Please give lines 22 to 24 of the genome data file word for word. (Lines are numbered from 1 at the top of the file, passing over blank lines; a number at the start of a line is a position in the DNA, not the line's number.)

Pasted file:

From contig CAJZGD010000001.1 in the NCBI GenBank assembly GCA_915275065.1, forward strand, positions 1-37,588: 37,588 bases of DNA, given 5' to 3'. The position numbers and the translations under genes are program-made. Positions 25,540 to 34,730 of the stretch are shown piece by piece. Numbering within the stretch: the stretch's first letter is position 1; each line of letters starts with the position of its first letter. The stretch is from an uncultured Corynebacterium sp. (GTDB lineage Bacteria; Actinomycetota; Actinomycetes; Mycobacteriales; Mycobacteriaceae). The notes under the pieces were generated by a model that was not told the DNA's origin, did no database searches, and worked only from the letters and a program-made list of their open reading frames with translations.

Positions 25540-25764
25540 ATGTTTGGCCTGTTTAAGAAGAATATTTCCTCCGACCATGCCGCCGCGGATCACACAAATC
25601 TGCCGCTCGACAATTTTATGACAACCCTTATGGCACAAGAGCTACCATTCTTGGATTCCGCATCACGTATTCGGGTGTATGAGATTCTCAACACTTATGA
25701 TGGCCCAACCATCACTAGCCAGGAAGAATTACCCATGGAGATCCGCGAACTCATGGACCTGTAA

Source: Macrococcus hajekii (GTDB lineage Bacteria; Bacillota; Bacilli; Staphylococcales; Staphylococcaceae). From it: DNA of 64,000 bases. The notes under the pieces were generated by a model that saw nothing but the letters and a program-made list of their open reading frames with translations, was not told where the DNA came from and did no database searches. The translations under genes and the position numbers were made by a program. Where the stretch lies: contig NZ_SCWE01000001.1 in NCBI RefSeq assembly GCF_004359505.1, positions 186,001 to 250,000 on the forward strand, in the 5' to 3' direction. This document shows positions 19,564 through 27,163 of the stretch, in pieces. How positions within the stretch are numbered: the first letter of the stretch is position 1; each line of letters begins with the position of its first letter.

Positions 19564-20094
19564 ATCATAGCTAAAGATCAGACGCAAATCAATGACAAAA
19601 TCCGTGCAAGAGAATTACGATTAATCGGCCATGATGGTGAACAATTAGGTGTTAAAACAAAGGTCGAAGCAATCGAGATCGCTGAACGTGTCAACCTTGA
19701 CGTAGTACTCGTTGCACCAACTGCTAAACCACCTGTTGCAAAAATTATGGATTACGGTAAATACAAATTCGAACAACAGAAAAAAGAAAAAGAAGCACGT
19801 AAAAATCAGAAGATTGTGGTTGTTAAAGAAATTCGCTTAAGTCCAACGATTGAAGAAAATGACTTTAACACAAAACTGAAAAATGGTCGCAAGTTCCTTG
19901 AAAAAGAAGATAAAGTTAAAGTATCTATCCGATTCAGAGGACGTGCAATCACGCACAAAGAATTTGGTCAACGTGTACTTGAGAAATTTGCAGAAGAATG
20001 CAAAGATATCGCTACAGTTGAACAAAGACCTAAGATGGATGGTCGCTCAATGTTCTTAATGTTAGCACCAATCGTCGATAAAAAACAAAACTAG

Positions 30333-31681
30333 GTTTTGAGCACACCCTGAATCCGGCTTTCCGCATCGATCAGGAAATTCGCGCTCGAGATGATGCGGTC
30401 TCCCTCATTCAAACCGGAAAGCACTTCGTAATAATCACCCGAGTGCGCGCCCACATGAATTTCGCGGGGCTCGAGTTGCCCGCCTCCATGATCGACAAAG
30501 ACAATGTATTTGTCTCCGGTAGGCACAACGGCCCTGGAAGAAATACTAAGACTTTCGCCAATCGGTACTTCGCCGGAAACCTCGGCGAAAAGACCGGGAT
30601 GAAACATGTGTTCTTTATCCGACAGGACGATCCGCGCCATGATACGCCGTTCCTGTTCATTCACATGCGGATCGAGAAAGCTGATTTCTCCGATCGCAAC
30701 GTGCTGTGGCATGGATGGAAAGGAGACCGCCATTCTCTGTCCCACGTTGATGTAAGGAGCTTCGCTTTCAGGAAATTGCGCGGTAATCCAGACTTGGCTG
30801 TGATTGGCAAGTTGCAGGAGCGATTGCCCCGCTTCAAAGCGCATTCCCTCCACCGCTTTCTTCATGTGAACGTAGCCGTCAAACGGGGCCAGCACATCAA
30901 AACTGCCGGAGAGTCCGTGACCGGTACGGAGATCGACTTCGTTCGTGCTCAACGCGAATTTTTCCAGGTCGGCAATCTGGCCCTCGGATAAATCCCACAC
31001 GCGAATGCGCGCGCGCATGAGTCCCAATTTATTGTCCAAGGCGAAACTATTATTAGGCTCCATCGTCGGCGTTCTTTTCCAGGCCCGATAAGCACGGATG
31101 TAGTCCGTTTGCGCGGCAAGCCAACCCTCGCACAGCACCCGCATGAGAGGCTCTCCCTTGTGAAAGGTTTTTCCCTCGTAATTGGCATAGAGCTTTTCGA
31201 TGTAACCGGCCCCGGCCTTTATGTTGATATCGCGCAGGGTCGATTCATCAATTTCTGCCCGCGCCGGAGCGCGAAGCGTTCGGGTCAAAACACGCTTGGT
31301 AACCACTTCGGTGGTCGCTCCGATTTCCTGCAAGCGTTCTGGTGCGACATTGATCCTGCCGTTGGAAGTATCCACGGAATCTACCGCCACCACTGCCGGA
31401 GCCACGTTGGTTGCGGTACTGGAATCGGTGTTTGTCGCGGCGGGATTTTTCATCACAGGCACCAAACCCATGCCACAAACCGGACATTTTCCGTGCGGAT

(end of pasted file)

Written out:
31001 GCGAATGCGCGCGCGCATGAGTCCCAATTTATTGTCCAAGGCGAAACTATTATTAGGCTCCATCGTCGGCGTTCTTTTCCAGGCCCGATAAGCACGGATG
31101 TAGTCCGTTTGCGCGGCAAGCCAACCCTCGCACAGCACCCGCATGAGAGGCTCTCCCTTGTGAAAGGTTTTTCCCTCGTAATTGGCATAGAGCTTTTCGA
31201 TGTAACCGGCCCCGGCCTTTATGTTGATATCGCGCAGGGTCGATTCATCAATTTCTGCCCGCGCCGGAGCGCGAAGCGTTCGGGTCAAAACACGCTTGGT